Magazine article Management Today

The Struggle to Stay in the League: Peter Wilsher Considers the Implications of a Report Which Suggests That the UK Is Barely Capable of Surviving as an Industrial Nation

Magazine article Management Today

The Struggle to Stay in the League: Peter Wilsher Considers the Implications of a Report Which Suggests That the UK Is Barely Capable of Surviving as an Industrial Nation

Article excerpt

The struggle to stay in the league On the maps prepared by the economic geographers, Britain still appears as a fully paid-up member of the European Community. London and the South East stand at one vertex of the Golden Triangle which (with Frankfurt and Paris) embraces the greater part of the region's financial and information-handling expertise. The Blue Banana, beloved of French conceptualists, sweeps from Birmingham and the West Midlands, across to the Benelux countries, down the Rhine Valley, through south west Germany and into northern Italy, incorporating a mighty powerhouse of industrial strength. Kent is occasionally linked with its near-neighbour Nord-Pas-de-Calais, just across the Channel, as a possible partner in some future, bilingual Channel Tunnel superstate. And although no one pretends that any part of the UK possesses those assets of sun, scenery and relaxed lifestyle which are turning parts of Europe into Golden Crescents of high-technology out on their own, there are still those optimists, who believe that it is possible for our older manufacturing concentrations, like Wales and the North East to find ways of fighting back -- even if an uncomfortably large proportion of their renewal does seem to be financed with Japanese money.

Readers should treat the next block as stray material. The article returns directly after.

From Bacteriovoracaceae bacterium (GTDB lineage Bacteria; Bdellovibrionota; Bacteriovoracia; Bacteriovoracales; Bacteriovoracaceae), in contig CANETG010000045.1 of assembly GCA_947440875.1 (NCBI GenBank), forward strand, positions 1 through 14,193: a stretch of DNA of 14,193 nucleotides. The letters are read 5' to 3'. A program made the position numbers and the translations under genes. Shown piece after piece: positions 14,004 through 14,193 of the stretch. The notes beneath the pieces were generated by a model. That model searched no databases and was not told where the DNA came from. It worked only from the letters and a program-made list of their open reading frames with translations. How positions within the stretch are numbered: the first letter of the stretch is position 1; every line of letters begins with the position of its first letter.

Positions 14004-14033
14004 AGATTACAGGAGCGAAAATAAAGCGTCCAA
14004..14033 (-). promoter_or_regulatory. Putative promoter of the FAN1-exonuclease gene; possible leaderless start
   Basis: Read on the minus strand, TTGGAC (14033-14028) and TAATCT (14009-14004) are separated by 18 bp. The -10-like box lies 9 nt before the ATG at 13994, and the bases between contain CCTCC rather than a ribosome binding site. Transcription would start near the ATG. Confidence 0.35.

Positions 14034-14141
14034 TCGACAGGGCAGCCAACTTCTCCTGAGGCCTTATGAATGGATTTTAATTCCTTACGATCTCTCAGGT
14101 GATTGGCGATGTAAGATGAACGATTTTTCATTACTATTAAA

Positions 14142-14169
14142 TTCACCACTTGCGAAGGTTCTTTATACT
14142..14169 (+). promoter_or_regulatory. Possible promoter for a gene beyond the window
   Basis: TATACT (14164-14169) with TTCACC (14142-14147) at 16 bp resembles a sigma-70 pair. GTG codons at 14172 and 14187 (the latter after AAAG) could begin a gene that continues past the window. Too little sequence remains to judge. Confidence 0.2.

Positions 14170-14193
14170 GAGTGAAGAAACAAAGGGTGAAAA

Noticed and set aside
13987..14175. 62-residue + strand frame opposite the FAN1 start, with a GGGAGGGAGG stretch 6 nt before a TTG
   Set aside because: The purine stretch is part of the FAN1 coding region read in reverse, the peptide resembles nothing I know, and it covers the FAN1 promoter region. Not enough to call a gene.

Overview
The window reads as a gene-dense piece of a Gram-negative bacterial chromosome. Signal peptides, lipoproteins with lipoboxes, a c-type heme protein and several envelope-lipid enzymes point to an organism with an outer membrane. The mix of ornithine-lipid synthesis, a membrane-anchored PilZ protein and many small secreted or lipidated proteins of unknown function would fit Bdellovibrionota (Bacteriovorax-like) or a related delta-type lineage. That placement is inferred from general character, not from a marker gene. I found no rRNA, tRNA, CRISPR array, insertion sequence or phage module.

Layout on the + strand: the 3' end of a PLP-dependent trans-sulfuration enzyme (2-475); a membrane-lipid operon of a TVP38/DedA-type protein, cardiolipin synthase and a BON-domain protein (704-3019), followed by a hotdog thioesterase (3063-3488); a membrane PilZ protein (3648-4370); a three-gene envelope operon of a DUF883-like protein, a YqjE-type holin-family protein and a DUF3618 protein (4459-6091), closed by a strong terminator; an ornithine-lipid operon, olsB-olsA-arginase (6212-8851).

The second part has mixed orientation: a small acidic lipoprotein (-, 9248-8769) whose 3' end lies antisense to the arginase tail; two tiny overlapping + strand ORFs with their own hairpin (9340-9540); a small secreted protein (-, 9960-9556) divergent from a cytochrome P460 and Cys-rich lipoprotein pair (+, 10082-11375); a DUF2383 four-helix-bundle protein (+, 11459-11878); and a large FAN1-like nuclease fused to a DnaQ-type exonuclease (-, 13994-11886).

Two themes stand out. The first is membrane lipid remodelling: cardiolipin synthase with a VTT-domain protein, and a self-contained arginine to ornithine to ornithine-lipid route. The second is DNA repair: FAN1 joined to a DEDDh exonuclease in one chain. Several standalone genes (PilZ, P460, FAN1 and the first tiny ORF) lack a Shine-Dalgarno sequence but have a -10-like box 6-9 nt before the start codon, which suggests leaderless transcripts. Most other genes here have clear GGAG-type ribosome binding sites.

The worrying question though, is whether the UK still retains the necessary production skills, not to mention the managerial and entrepreneurial drive, to hold its place in these senior leagues. As Europe evolves ever more rapidly towards the condition of a single marketplace, the doctrine of 'competitive advantage' will increasingly determine the winners and losers on this particular playing field. The discouraging truth is that Britain's advantages are starting to look pretty thin on the ground.

Viewed from the Continent, the consensus is that the Anglo-Saxons are still pretty good at pharmaceuticals, food processing and the developing of precision instruments, particularly in the medical field. There are also substa pockets of excellence in chemicals and the electrical and electronic categories, with a fair-sized residue left over from our former dominance in aerospace and data-processing. But once financial services have been added in, and the considerable expertise developed in the process of exploring and then exploiting the North Sea oil and gas fields, the list becomes somewhat sparse. And too many of its constituents occupy only small, highly specialised niches in the global market. …

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